Глава 11. Заключение
The final chapter of the analysis of the results of Census Russia- 2010
In this study we investigated differences in fertility between groups of Russian women with diverse migration biographies. We used the Russian Census 2010 microdata to analyze cohort fertility of women born in 1950-1979. Large size of the country together with its demographic heterogeneity allowed us to differentiate migration patterns both by the move distance and by the combination of fertility regimes in the regions of origin and the regions of destination. The data showed that on average women who live at the place of their birth at the Census moment have fewer children compared to those who have moved to another region during their lives. The highest fertility is observed among the women who moved within their birth region. At the same time the move to the capital regions (i.e. Moscow, Saint Petersburg or their provinces) has strong negative effect on the cohort fertility.
A set of simple linear models estimated within the study revealed that the distance of migration turns out to be insignificant when we include parameters characterizing fertility regimes in the regions of origin and in the regions of destination into the equation. Generally regression analysis proved that internal migration has a positive effect on fertility. Thus, even moving to the regions with lower fertility level increases average number of children per woman in comparison to those who have not migrated at all. On the whole, the higher is fertility in the destination region, the higher is the observed positive effect on cohort fertility of migrated women.
The study considers the relationship between internal migration and fertility in Russia. Authors use a sample of 28.2 million women born in 1950-1979 withdrawn from the Russian population Census-2010 database. The data shows that women who have continuously lived in their birthplace since birth have on average lower fertility compared to those who have a migration experience. The authors attribute this to the fact that in Russia internal migrants usually aim to escape from economically depressed areas, and positive effects of these changes overcome negative effects coming from the disruption of their childbearing careers. At that moves within the region have stronger positive impact on fertility than interregional ones, which confirms that migration and fertility are still competing life events. One major exception are migrants heading to the capital cities. Due to the need to adapt to the high competition in every sphere of economic life on the one hand and to the very low fertility norms in the destination region on the other hand they demonstrate lower eventual fertility than their non-migrant compatriots. Spatial analysis of fertility differences between migrant and non-migrant women revealed that regions that loose in fertility due to internal migration are few and they are clustered around the Caucasus Mountains and near the Altai. These are regions just entering the second demographic transition characterized by high fertility together with relatively low average age for motherhood. Overall, authors conclude that Russia benefits from internal migration in terms of eventual fertility.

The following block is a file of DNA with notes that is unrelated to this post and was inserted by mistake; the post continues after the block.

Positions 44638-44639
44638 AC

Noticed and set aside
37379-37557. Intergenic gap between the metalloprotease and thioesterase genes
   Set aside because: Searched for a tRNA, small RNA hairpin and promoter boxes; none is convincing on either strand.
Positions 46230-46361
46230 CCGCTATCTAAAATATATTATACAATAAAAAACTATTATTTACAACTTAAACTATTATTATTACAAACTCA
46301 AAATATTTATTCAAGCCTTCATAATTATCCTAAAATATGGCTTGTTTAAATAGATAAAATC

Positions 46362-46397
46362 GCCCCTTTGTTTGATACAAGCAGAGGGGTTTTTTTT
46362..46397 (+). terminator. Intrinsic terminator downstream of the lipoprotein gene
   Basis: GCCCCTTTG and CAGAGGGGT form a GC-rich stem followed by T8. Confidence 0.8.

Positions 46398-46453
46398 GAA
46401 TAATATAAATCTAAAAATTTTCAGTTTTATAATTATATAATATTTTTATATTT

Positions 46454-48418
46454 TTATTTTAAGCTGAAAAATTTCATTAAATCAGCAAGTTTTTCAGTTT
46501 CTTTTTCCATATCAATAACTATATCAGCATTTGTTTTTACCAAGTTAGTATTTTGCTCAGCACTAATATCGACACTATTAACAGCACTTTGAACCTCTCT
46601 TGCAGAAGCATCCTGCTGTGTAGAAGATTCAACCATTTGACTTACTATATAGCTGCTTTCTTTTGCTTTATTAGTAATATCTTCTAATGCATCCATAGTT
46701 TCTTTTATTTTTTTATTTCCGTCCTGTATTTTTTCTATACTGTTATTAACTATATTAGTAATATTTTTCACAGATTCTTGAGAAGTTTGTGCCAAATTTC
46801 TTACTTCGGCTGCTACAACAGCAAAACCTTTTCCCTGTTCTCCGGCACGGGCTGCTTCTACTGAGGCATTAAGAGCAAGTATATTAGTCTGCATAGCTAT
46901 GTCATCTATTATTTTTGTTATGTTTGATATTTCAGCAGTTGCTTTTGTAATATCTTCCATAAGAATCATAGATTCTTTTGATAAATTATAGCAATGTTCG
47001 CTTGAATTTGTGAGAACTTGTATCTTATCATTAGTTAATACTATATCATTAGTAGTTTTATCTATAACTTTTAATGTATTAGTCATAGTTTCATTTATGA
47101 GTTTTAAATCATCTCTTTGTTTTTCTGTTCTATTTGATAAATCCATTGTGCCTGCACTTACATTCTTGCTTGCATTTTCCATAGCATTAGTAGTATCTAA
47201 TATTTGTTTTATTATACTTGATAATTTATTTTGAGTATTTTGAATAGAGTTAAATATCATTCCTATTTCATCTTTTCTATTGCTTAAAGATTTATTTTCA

The study focuses on the social and demographic correlates of second and subsequent births in Russia. Basing on the Russian Census 2010 microdata we estimate the chances of having two and then three or more children for women who already had their first child and who are still in the fertile age at the Census moment. Rural-urban differences appear to be the most influential factor with respect to the second and subsequent births. However, for the third or subsequent births differences between urban and well-educated rural women become less significant. Low-educated women living in rural area have the highest chances of having second and subsequent children. The dynamics of these chances over the time elapsed since the first birth also indicates shorter intergenetic intervals in this group of women. Generally the higher is the age at first birth the lower are the chances of having two or more children. Yet very early first birth lowers chances of having consequent children. When analyzing chances of the second and the subsequent births by the age at first birth within the cohorts of women born in 1960-1990 we observe a flatter curve for the younger generations. This means that age at the start of reproduction career gradually becomes a little less strong correlate of the second and subsequent births. In the following research we plan to estimate influence of the macroeconomic background, including economic crises of 1990-s, on the dynamics of the considered chances.
Book Review: Migration in Russia 2000-2012. Chrestomathy in 3 volumes. Russian International Affairs Council, Ch. Ed. IS Ivanov, Br. Ed. Zh.A. Zayonchkovskaya, comp.: N.V. Mkrtchyan, E.V. Tyuryukanova. M. Spetskniga [Special book], 2013.